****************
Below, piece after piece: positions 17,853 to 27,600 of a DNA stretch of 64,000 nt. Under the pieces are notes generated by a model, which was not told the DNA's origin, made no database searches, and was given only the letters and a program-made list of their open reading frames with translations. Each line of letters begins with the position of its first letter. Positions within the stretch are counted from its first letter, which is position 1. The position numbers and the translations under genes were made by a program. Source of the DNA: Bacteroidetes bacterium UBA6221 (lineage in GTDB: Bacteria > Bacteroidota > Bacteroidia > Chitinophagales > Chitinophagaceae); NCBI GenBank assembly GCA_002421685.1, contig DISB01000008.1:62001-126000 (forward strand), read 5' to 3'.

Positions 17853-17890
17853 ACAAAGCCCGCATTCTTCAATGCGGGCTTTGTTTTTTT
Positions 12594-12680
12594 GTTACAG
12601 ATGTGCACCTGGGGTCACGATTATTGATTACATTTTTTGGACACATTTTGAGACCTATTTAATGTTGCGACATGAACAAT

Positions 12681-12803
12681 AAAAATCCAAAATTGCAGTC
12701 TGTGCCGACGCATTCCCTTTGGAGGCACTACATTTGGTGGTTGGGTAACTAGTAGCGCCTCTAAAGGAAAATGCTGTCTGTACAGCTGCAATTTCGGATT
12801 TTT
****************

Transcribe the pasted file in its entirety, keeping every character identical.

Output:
Below, piece after piece: positions 17,853 to 27,600 of a DNA stretch of 64,000 nt. Under the pieces are notes generated by a model, which was not told the DNA's origin, made no database searches, and was given only the letters and a program-made list of their open reading frames with translations. Each line of letters begins with the position of its first letter. Positions within the stretch are counted from its first letter, which is position 1. The position numbers and the translations under genes were made by a program. Source of the DNA: Bacteroidetes bacterium UBA6221 (lineage in GTDB: Bacteria > Bacteroidota > Bacteroidia > Chitinophagales > Chitinophagaceae); NCBI GenBank assembly GCA_002421685.1, contig DISB01000008.1:62001-126000 (forward strand), read 5' to 3'.

Positions 17853-17890
17853 ACAAAGCCCGCATTCTTCAATGCGGGCTTTGTTTTTTT
Positions 12594-12680
12594 GTTACAG
12601 ATGTGCACCTGGGGTCACGATTATTGATTACATTTTTTGGACACATTTTGAGACCTATTTAATGTTGCGACATGAACAAT

Positions 12681-12803
12681 AAAAATCCAAAATTGCAGTC
12701 TGTGCCGACGCATTCCCTTTGGAGGCACTACATTTGGTGGTTGGGTAACTAGTAGCGCCTCTAAAGGAAAATGCTGTCTGTACAGCTGCAATTTCGGATT
12801 TTT